A 24-hour psychiatric clinic opens in Kalamazoo

KALAMAZOO, MI – Integrated Services of Kalamazoo opened the doors to its new Behavioral Health Urgent Care and Access Center on Monday, July 10.

According to an ISK press release, the clinic provides same-day access and emergency treatment for mental health and substance use disorders and is the first of its kind in Kalamazoo County. It’s one of the few in the entire state.

The center is located at 440 W. Kalamazoo Ave and is open weekdays from 8 a.m. to 8 p.m. through Friday, July 21. From Monday 24 July, opening hours will be changed to 24 hours a day/seven days a week.

Related: Kalamazoo’s first free health clinic since 2010 is about to open

Funding for the $5 million center came from multiple sources, including local charities such as the Irving S. Gilmore Foundation, as well as American Rescue Plan Act funds granted by Kalamazoo County to ISK.

The 7,900 square foot building has nine treatment rooms, numerous offices, waiting rooms, a conference room, a reception area, a lobby and a security office. The center also has a separate entrance for police and ambulances.

“We believe this coordinated and comprehensive behavioral health emergency care and access system will reduce the need to deploy law enforcement and EMS services to intervene in mental health crises,” said Jeff Patton, CEO of ISK, previously. “This will also reduce medically unnecessary use of the emergency departments of community hospitals and the incarceration of those in mental health crisis for public safety.”

According to the ISK, an estimated 68% of crisis calls could be resolved without going to a hospital emergency room. Therefore, the center is expected to relieve local hospitals.

The center is open to anyone dealing with an urgent behavioral health concern and is located near areas with a high concentration of individuals using behavioral health services, including the homeless.

It is easily accessible on foot from nearby shelters and downtown. ISK officials hope the new center will lead to better outcomes for people in crisis through quick access to mental health professionals as an alternative to the emergency department.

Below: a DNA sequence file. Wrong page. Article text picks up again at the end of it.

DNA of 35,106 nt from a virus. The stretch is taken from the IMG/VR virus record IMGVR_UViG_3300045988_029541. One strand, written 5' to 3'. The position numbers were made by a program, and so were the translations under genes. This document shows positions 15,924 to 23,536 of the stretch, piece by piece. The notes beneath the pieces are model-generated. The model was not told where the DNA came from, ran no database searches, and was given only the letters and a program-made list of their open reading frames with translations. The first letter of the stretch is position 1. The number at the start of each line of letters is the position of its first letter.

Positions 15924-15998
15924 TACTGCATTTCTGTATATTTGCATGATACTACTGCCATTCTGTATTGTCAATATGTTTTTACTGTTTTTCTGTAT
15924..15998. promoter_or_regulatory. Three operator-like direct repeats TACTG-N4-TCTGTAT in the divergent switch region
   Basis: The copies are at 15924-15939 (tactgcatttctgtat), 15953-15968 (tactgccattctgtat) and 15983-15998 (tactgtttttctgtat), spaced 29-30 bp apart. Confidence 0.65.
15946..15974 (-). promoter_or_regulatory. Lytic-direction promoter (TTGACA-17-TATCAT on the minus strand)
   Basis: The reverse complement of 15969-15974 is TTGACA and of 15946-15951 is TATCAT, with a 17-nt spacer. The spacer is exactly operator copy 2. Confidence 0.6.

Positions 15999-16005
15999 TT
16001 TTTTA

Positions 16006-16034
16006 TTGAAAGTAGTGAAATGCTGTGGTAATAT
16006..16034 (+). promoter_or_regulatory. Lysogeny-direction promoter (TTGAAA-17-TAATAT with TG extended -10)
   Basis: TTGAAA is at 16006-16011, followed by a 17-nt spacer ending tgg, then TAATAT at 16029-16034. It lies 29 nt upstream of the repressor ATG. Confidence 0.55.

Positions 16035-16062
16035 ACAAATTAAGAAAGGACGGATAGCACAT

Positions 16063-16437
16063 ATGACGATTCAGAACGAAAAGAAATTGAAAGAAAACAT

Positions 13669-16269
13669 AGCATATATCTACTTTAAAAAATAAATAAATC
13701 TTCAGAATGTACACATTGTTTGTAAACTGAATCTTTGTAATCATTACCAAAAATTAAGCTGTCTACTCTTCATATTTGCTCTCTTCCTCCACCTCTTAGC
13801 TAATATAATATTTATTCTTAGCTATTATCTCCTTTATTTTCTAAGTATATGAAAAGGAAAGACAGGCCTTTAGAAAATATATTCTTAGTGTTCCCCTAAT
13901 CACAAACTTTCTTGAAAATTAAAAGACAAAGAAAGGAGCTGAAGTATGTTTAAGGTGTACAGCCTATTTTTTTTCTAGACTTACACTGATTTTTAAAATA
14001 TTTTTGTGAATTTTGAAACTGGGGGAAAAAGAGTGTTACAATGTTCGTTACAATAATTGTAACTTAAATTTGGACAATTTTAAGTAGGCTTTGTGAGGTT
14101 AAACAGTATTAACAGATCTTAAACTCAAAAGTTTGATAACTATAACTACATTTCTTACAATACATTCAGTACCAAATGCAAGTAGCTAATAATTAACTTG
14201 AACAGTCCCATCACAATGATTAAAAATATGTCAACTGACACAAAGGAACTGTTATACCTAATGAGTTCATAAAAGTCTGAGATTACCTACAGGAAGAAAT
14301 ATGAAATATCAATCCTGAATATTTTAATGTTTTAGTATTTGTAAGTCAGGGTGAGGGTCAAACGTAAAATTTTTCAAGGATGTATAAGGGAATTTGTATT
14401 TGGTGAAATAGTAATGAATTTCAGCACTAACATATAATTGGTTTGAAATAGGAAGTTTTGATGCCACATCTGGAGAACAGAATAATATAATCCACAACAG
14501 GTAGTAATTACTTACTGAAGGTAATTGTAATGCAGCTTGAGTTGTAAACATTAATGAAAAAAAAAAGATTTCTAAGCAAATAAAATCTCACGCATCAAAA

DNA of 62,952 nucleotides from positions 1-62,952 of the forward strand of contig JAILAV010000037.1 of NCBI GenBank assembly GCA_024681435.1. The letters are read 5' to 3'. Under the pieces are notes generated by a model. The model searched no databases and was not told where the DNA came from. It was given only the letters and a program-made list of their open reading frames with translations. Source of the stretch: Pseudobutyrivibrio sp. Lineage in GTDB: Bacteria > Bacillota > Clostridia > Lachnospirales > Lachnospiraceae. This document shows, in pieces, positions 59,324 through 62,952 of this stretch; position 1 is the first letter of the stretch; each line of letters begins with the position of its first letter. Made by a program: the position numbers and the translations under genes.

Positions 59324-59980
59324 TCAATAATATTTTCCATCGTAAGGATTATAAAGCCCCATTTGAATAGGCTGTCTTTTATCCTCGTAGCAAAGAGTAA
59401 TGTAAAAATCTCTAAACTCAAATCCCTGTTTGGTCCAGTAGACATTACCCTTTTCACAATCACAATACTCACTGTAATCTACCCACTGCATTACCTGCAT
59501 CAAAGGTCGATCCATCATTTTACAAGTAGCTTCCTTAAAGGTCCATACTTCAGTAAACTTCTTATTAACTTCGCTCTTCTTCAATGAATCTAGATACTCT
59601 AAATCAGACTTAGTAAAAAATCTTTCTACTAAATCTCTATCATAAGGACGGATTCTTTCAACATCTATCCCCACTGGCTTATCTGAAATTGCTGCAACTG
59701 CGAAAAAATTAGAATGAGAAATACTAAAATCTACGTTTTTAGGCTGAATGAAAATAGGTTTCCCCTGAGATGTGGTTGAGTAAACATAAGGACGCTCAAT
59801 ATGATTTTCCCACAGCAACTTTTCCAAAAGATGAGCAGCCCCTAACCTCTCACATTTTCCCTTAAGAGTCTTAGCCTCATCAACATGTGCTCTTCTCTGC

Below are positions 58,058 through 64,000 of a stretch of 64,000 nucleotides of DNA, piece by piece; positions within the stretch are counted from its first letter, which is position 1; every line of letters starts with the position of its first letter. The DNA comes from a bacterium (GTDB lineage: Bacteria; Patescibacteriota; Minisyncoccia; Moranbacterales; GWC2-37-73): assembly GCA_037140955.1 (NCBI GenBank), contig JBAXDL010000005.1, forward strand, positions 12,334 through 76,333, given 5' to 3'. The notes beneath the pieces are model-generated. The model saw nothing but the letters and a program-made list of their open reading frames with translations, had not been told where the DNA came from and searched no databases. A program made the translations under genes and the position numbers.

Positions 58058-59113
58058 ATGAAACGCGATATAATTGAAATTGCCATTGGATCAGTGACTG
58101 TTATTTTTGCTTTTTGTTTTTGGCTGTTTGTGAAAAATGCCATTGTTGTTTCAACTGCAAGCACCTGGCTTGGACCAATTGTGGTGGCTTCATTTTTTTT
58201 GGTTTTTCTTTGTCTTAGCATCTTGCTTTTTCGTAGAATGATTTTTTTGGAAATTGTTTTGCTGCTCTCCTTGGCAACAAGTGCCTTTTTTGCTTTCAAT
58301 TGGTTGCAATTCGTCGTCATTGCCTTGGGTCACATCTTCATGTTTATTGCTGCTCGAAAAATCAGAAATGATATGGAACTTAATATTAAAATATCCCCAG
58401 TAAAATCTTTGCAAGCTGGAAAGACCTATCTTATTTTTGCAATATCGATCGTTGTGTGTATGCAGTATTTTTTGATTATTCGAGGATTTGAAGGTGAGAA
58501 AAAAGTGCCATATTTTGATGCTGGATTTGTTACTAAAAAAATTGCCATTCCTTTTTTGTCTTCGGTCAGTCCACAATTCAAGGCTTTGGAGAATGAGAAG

“It’s accessible to both the Northside community and the downtown community where we have a high concentration of individuals receiving services,” Patton previously told the MLive/Kalamazoo Gazette. “It is a very, very good location for us and it is easy to get to in terms of transport.

“People deserve a modern facility in which they are not under pressure in terms of space or time.”

“Master’s level social workers, limited license psychologists and licensed social workers make up the staff,” said Dianne Shaffer, director of the ISK project. Community health workers and/or colleagues would also be used to examine some of the other hurdles in care, she said.

The new center looks after people of all ages and incomes, with or without insurance. Anyone in a crisis can come by or call 269-373-6000.

“It’s hard to focus on mental health when you’re losing your house or you can’t pay your rent or groceries,” Shaffer said.

Problems that the emergency center can solve:

• Mental health crises

• Intrusive or disturbing thoughts

• Suicidal thoughts

• Remember to harm yourself or others

• depression, anxiety

• Panic attacks, severe emotional distress

• Problems with substance use

• Acute grief reactions

• Difficulty coping with activities of daily living due to mental illness or substance use

Offered services:

• Crisis stabilization

• Check for services

• Referrals to providers for treatment

• Security planning

• Connections to community resources

• Compassionate listening

The ISK’s Same-Day Access Center, which offers adults the opportunity to access non-urgent behavioral health services, has also moved to the new facility. The center was formerly located at 615 E. Crosstown Parkway.

The new center is not a medical health facility, ISK officials said. Anyone needing medical attention for an overdose, detox, withdrawal symptoms, stroke, chest pain, cut/bleeding, etc. should call 911 or go to the nearest emergency room. The center cannot prescribe medication or refills.

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